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Hundreds Flock to Community Reunions : Company Coal Town, a Good Place to Be From, Now Even Better to Visit

October 25, 1987|MICHAEL HIRSH | Associated Press

SMOCK, Pa. — In the flower garden in front of Dr. Donald P. Vrabec's house is a large lump of coal, a conversation piece that sometimes puzzles visitors.

"From time to time, people will think this is pretty unsightly and say, 'Don, why don't you get that ugly lump of coal out of your flower bed?' And I'll say to them, 'I think it's beautiful,' or else, simply, 'It's a reminder,' " Vrabec said.

For Vrabec, the coal is laden with memories--of rooms with oil lamps and scrubbed linoleum floors, of frigid winter mornings huddled around the schoolhouse furnace, of picking coal off slate dumps during the Depression, of boyhood pals like Bumphead Batcho and Lanky Stefanik and of summer ballgames played at dusk, of neighborhood contests to produce the earliest tomato or the biggest onion.

The coal is an emblem, he said, of the dingy, die-hard mining town of his youth on the edge of Appalachia in southwestern Pennsylvania--of "our own little, special Smock."

Returned for Reunion

Vrabec, a 55-year-old ear, nose and throat specialist whose family left Smock in 1950, isn't alone in his fondness for evoking the past. Recently, he was among about 250 people who came to the fifth biennial Smock community reunion.

"We get 'em from all over the country: Arizona, California, Florida. Some people left 50 years ago. It's kind of hard for me to explain," said John Vaselenak, 72, a retired schoolteacher who organizes the town reunions.

"What brings us together is a tribute to the fact that we love each other," said Joseph Decosimo, 62, a Chattanooga, Tenn., accountant who left Smock in 1943 to join the Navy. "We're one big family."

"Everybody I knew there were immigrants or the children of immigrants. We were all in the same economic stratum--poor. We suffered the same pains, enjoyed the same joys," Decosimo said.

"In Smock everybody knew when a baby was born, when somebody died or when somebody was in the hospital. We had no television, and only a few had radios. What we had was each other. Getting together was our recreation."

Yet memories of Smock are as rich in irony as they are in sentiment. At times, it sounds like a sooty, ethnic version of "Our Town," Thornton Wilder's wistful vision of small-town America.

Memories of Hunger

Most of those who came to this summer's homecoming were Slovak-Americans in their 50s, 60s and 70s. Many of them acknowledged that when they lived in Smock they couldn't wait to leave.

"We were hungry all the time," Vrabec said, recalling buddies nicknamed for food: Chicken Petrock, Brown Sugar Stanzel, Pepper Poprosky.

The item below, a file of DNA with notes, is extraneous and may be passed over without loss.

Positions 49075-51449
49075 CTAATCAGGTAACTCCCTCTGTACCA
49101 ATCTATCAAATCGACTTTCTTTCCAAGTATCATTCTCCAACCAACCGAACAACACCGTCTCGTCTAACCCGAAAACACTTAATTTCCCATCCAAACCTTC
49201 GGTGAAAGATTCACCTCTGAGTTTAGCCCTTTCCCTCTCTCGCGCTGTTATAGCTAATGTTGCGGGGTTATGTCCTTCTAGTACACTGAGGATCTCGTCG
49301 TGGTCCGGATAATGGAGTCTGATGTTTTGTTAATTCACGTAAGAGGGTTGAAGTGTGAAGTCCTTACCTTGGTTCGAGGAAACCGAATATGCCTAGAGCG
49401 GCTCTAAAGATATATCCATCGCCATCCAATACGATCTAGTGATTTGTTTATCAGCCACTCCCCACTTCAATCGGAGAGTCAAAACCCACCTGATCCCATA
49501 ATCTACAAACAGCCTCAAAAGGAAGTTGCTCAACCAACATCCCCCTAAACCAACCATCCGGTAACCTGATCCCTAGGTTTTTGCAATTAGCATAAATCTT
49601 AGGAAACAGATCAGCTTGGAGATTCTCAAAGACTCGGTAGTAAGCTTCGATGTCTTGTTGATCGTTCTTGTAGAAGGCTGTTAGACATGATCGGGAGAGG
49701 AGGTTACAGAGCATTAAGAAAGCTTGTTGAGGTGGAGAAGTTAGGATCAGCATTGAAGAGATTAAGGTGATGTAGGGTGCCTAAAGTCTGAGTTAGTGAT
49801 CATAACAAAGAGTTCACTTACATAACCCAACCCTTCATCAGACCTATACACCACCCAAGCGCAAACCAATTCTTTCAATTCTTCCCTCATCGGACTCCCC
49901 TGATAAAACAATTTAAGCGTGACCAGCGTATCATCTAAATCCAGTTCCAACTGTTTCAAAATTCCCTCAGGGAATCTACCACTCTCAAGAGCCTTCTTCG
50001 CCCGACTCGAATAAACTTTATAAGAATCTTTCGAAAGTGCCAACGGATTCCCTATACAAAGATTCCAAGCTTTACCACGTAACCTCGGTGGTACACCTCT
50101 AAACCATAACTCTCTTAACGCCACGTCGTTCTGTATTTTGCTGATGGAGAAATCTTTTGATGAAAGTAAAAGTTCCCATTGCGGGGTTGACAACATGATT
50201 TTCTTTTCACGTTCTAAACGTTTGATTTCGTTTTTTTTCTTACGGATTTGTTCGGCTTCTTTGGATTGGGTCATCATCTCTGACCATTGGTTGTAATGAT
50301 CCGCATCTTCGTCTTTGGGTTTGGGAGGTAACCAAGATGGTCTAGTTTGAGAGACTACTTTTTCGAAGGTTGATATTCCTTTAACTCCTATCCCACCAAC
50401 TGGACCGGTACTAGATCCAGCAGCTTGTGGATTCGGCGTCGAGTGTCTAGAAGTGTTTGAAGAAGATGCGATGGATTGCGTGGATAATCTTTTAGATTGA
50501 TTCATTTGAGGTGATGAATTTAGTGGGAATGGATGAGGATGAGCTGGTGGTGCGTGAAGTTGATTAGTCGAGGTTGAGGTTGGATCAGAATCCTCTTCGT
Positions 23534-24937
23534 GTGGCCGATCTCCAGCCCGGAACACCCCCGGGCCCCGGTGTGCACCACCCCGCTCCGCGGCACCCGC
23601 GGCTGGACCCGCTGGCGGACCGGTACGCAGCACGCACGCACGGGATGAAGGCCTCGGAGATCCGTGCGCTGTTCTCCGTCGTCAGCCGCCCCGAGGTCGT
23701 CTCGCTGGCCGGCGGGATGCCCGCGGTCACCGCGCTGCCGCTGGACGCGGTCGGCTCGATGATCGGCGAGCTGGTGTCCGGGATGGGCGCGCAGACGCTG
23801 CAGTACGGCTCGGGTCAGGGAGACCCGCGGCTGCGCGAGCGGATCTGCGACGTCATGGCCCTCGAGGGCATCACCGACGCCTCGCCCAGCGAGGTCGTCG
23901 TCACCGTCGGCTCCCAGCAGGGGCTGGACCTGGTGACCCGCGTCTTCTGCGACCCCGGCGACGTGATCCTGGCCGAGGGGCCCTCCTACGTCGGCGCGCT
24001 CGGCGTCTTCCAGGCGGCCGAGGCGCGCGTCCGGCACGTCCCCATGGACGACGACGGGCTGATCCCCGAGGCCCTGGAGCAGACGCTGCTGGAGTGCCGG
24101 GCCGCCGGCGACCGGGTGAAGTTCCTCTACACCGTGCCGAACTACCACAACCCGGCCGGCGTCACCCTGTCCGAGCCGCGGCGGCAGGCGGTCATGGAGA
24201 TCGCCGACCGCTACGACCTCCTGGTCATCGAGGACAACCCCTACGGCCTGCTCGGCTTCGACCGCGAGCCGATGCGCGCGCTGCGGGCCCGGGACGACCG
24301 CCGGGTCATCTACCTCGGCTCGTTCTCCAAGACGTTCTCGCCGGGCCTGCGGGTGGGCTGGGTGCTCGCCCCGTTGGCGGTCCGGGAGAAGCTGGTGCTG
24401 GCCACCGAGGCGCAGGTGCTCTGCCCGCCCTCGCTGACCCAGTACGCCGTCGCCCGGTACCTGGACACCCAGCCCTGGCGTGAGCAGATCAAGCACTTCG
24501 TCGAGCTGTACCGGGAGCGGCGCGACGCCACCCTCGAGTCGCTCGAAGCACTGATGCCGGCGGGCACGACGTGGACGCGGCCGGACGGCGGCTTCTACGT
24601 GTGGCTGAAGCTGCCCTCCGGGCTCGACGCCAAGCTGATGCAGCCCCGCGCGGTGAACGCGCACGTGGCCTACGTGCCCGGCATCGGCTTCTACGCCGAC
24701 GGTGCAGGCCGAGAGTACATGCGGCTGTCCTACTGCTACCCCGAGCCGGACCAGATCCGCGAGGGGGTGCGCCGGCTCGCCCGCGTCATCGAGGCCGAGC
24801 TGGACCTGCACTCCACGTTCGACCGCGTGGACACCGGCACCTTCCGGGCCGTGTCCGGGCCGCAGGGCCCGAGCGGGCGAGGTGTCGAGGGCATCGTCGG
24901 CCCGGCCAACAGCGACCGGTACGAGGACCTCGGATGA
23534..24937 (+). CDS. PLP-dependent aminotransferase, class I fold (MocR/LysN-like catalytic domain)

Like its sister coal patches and the steel mill towns around Pittsburgh, 30 miles to the north, Smock was a place invented by the steel barons of the late 19th Century and doomed to poverty. Its buildings and the land under them belonged not to the residents, but to the U.S. Steel Corp., which owned the mines.

Smock would never have existed, the locals say, but for a tax law technicality that was exploited by Henry Clay Frick, the coke magnate.

Frick bought up coal-rich farm land in the mountains of southwestern Pennsylvania--including a tract deeded to him by a farmer named Samuel Smock--and built ovens for refining coke, the potent coal residue that fueled blast furnaces in steel making.

Towns in a Loophole

He built 499 coke ovens in Smock, then moved a few miles down the road and started 499 more, and so on, according to Thomas Turosak, a retired oven worker. The idea was to keep taxes down: 500 or more ovens would have put the operation into a higher tax bracket.

Through this scheme to save on taxes, Frick established communities like Smock and neighboring Grindstone and Keisterville, each with a singular character and a wellspring of pride.

"When you invest so much of yourself in that kind of social arrangement," the town becomes "an extension of your own personality," wrote Kai J. Erikson, a Yale University sociologist who studied similar mining communities in West Virginia.

A typical mining shift was 10 to 12 hours; a weekly paycheck, at 50 cents a ton of coal, came to perhaps $10 or $15. Large families, many with boarders, were crammed into the company-owned cottages.

Although fuel was the town's livelihood, the inkwells in the school often were frozen on winter mornings, the old-timers recalled.

Togetherness of Poverty

"It was especially during the Depression, through the boom-bust patterns of the mining industry, that people in these towns had to stick together," said Joseph J. Matvey, a sociologist at the University of Pittsburgh.

That gritty kind of togetherness also made for a lot of fun, former Smock residents said.

"Monday morning, there was a rivalry among the housewives to see who would have her laundry out on the line first," Vrabec said. "I remember sneaking out to hang the clothesline so it would be ready."

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